Review: Samsung Instinct S30
The Instinct S30 is a simple bar-style phone. Gone are the corners of last year's model, which have been replaced by smoother, rounder edges. We have no complaints about the size. It feels good holding it in your hand. It is also just narrow enough so that you can get your fingers around it to hold it tightly. It isn't a featherweight device, but it is far from heavy. With its rounded edges and thin footprint, it will slip into even the tightest jean pockets without any problems.
On the front of the S30 are three buttons below the screen: back, home and phone. They are touch capacitance buttons. As with the rest of the screen, they provide haptic feedback when touched. These three buttons worked just fine most of the time.
On the left side of the Instinct is the data/charge port hatch and the volume toggle. The hatch opens up with no problems, as Samsung provided a generous area for your nail to dig underneath it. I really liked the volume toggle. These bumps let you know exactly what your thumb or finger is touching, as they are distinctive in the way they feel. Travel and feedback of the volume toggle is good, and there is a nice click when pressed.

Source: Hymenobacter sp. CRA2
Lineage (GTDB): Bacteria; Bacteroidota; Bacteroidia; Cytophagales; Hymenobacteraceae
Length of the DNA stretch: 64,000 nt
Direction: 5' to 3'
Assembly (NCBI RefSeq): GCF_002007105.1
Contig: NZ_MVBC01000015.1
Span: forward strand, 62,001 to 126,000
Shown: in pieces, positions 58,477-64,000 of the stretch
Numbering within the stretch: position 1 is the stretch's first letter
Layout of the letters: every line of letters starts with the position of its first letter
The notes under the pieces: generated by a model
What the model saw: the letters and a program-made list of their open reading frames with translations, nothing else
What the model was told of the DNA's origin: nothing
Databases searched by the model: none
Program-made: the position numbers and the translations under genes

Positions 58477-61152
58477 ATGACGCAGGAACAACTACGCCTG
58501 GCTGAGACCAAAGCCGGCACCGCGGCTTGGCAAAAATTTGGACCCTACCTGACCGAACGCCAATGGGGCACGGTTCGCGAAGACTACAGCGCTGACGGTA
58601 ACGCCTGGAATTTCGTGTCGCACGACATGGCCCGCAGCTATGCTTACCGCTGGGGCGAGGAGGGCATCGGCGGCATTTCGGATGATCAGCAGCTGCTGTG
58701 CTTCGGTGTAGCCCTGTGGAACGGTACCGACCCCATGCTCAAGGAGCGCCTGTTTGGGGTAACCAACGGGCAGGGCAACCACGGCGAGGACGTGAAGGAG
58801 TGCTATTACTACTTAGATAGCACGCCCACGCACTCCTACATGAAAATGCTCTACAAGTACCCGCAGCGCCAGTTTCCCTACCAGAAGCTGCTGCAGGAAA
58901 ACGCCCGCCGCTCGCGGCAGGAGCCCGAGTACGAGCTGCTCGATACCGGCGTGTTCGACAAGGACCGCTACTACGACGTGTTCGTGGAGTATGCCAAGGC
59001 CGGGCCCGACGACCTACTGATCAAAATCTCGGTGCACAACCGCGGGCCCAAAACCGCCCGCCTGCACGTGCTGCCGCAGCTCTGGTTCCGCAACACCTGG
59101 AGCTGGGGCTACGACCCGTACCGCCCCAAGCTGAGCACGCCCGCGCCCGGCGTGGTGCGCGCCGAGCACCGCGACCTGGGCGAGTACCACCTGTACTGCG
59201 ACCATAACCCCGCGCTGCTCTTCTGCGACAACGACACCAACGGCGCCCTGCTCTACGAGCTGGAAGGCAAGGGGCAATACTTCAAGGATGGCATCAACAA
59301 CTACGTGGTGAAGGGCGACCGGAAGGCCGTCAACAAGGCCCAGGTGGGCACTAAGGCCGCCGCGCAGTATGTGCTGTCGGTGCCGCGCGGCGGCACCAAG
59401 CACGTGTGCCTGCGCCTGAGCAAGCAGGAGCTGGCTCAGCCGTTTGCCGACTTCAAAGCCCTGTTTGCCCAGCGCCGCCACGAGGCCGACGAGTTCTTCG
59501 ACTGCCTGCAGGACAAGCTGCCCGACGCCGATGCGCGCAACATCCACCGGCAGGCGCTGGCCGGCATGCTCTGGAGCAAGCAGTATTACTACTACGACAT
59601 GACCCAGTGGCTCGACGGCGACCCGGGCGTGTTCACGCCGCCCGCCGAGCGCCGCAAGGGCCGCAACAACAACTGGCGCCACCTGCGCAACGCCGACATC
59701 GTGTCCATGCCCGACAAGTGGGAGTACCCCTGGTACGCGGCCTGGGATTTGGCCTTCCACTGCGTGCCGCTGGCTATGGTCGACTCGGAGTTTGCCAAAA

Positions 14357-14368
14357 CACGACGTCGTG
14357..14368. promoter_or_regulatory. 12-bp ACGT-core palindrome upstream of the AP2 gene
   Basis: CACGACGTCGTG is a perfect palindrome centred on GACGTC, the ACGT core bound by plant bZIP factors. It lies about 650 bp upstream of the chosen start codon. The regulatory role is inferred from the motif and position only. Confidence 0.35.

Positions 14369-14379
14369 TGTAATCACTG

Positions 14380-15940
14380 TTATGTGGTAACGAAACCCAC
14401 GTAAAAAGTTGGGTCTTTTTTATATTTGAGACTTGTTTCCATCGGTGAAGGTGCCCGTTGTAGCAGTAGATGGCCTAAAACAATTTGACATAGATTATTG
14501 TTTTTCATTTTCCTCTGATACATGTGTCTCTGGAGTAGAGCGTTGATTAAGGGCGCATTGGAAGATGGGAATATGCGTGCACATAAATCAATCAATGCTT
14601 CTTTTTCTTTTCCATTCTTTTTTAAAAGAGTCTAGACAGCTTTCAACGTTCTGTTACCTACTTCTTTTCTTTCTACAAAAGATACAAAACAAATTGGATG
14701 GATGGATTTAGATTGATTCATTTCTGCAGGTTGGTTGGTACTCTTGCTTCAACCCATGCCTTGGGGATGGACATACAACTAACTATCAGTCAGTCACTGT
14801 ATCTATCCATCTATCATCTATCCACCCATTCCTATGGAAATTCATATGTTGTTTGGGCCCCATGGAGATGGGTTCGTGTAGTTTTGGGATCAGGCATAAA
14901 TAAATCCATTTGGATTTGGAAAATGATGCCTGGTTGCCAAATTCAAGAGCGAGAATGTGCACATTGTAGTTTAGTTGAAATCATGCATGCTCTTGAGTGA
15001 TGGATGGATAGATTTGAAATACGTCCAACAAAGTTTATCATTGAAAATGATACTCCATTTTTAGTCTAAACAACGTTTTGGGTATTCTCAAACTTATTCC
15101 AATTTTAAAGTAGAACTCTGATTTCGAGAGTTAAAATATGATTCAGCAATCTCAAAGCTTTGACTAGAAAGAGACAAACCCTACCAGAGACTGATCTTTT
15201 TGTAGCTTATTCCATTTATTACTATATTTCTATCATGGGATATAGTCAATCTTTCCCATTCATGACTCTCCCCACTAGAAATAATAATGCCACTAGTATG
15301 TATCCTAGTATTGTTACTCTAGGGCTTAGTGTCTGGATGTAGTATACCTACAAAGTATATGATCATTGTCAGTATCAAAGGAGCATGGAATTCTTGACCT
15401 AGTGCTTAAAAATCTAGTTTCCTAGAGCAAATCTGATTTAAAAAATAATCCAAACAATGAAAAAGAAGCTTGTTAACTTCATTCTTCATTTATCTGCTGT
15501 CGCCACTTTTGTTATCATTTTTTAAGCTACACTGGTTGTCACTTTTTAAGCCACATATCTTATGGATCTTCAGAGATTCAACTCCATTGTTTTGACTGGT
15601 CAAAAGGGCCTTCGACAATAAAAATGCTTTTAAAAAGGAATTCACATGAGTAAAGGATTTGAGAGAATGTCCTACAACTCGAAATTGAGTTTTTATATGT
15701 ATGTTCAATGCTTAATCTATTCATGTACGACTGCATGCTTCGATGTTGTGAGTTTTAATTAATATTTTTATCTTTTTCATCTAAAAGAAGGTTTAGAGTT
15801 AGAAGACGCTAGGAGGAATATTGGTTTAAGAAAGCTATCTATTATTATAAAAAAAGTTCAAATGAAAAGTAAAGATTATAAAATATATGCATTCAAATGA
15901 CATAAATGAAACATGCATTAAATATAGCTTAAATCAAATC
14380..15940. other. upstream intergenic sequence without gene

On the right side of the phone is the microSD hatch at the top, with the voice activation key and camera key below it. The microSD hatch is nearly identical to the port hatch. I found the microSD slot to be a little deep. Those with longer finger nails won't have a problem, but me, with my extra short nails, could barely retrieve the card from the slot. The S30 comes with a 1GB card. The voice activation key resembles the volume toggle from the other side, and provides similar travel and feedback. The camera button is improved over the 2008 model; it's easier to find and has better travel and feedback.
The top of the Instinct houses the lock/power key. This button is also improved compared to last year's model. It is a bit bigger and easier to find. Travel and feedback were just fine. The one issue I had is that if you accidentally press the button just a hair too long, you'll accidentally turn the S30 off, rather than unlock it. Next to it is the hatch covering the 3.5mm headset jack. I am not a fan of hatches covering headphone ports, but I am sure others can deal with it just fine.
The entire back panel comes off with a firm push. Unless you need to pull the battery, however, my guess is most users won't remove it.